Vitamin D supplements may reduce the annualized relapse rate in patients with relapsing-remitting multiple sclerosis.
A recent study found that vitamin D supplements may reduce the annualized relapse rate (ARR) in patients with relapsing-remitting multiple sclerosis (RRMS). The study, conducted by Julie Hejgaard Laursen, MD, PhD, of the Department of Neurology at Copenhagen University Hospital, and colleagues was published in the Journal of Multiple Sclerosis recently.
This study is a substudy and included 134 RRMS patients who were being treated with natalizumab at an outpatient Danish MS center in 2009. To participate, patients must have had natalizumab treatment for at least 1 year. Of the 134 participants, 43 had low serum levels of 25(OH) D or less.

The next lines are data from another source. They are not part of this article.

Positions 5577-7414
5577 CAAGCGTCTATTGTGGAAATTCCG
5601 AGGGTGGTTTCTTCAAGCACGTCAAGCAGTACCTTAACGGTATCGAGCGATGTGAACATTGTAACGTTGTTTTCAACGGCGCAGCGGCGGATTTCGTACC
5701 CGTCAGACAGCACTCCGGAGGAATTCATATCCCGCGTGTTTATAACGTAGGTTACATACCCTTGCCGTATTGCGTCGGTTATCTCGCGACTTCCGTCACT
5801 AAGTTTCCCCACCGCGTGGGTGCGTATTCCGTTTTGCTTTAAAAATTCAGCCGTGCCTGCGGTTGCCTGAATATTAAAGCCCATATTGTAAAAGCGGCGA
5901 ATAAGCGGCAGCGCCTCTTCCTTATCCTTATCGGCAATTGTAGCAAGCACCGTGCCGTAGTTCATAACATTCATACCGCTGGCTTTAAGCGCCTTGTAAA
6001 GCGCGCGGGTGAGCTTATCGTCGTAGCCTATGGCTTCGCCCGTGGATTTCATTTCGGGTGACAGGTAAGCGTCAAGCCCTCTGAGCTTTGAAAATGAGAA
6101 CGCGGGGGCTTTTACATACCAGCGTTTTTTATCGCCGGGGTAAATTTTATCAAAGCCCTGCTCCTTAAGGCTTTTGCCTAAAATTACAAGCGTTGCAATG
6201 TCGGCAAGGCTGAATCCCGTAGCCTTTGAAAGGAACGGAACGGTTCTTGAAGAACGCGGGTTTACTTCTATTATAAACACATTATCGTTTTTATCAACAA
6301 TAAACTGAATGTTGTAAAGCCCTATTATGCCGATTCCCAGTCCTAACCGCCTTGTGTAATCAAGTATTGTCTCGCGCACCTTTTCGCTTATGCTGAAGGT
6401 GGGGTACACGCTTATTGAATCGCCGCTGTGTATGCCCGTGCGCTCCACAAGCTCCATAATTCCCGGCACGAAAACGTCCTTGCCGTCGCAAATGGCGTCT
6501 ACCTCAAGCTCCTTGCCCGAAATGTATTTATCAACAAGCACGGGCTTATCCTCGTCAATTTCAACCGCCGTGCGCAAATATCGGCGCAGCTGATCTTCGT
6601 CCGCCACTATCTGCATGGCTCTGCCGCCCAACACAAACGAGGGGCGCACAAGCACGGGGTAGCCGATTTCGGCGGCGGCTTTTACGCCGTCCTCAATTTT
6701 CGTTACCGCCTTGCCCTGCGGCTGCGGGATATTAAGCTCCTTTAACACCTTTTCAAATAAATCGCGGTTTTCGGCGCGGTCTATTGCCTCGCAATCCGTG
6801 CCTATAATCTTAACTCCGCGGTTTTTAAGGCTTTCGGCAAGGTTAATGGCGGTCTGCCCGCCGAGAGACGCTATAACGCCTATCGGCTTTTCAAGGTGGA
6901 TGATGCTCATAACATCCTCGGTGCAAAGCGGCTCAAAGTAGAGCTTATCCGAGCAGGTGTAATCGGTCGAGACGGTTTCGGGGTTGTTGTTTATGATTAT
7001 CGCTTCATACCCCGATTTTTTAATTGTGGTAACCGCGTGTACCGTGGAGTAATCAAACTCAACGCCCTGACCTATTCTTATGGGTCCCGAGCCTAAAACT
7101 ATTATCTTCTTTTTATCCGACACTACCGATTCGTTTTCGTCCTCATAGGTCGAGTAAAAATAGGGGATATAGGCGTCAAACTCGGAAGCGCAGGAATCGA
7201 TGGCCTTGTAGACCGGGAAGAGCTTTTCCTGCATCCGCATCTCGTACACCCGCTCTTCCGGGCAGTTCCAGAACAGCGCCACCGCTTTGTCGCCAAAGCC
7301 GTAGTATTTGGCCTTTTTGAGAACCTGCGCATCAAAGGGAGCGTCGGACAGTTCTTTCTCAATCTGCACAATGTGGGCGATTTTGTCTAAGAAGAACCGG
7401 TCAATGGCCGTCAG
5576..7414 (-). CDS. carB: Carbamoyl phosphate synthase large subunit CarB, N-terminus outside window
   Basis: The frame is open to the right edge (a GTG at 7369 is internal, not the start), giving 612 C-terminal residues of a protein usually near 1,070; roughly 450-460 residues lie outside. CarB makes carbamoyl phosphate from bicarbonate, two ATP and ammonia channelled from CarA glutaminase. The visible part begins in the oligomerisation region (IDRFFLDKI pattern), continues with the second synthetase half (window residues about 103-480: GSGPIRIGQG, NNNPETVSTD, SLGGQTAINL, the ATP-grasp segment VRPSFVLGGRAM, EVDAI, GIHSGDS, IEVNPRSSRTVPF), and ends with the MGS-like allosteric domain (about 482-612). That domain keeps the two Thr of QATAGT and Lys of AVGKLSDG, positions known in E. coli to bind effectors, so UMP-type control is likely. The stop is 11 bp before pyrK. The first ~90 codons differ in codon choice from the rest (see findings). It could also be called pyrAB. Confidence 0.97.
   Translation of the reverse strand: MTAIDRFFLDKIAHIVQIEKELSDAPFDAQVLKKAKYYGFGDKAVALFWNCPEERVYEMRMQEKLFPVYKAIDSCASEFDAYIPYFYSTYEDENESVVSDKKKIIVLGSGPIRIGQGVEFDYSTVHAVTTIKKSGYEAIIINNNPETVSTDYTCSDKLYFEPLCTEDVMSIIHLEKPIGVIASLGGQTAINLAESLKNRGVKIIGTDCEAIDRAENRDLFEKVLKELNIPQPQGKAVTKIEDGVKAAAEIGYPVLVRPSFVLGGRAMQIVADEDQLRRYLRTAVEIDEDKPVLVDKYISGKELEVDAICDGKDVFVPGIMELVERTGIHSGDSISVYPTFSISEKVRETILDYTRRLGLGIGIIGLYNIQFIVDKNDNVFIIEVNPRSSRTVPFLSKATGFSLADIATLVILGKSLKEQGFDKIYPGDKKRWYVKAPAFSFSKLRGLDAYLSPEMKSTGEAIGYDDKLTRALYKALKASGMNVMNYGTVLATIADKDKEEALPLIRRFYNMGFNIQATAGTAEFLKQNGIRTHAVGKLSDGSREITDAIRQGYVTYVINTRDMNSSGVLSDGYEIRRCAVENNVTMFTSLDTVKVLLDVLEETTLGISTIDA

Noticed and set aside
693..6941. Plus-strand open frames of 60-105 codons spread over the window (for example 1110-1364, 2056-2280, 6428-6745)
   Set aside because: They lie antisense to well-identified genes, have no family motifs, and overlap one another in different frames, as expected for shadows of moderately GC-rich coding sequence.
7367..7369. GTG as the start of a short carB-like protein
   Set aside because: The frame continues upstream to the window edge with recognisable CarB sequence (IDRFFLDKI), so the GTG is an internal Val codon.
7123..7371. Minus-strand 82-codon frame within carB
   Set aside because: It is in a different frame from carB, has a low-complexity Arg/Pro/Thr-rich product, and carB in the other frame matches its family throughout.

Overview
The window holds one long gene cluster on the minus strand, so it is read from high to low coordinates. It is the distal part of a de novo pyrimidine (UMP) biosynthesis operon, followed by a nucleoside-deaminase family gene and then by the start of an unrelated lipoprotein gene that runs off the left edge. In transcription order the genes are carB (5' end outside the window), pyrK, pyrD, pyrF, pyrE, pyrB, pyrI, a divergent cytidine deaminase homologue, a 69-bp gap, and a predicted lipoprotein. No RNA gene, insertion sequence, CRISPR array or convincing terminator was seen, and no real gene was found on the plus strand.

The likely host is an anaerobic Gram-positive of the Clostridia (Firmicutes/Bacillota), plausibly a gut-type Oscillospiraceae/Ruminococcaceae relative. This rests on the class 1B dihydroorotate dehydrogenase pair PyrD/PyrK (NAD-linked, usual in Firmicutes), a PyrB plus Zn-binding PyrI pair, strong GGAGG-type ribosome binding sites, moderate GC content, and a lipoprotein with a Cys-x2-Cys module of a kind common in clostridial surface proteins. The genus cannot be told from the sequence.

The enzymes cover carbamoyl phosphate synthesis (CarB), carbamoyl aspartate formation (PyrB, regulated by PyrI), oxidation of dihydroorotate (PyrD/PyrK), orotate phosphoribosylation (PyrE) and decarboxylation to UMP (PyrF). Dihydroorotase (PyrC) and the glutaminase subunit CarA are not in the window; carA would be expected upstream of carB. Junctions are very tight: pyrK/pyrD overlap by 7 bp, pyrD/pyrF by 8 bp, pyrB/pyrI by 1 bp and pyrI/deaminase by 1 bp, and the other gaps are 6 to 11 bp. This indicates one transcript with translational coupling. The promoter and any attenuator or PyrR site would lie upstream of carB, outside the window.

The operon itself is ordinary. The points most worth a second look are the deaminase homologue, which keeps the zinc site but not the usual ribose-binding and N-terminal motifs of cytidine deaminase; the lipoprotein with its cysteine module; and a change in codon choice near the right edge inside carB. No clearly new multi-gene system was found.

The authors say they found “that recommending vitamin D supplements in patients with vitamin D insufficiency or deficiency was associated with a significant increase in serum 25(OH) D concentrations.” More importantly, they say, “increases in 25(OH) D levels were significantly related with decreases in ARR.” However, that relationship was true only for patients who had baseline levels of 25(OH) D below 50 nmol/l.
The study is limited by the lack of a control group, and by only one 25(OH) D measurement per year for each participant. The researchers note, though, that blood samples were only collected during the winter.
The question of whether or not high doses of vitamin D3 can cause negative side effects has yet to be answered by the research community, leading the authors of the present study to favor small doses daily. They conclude that “simple recommendation of vitamin D supplements to RRMS patients with 25(OH) D less than 50 nmol/l resulted in a significant increase in mean 25(OH) D.”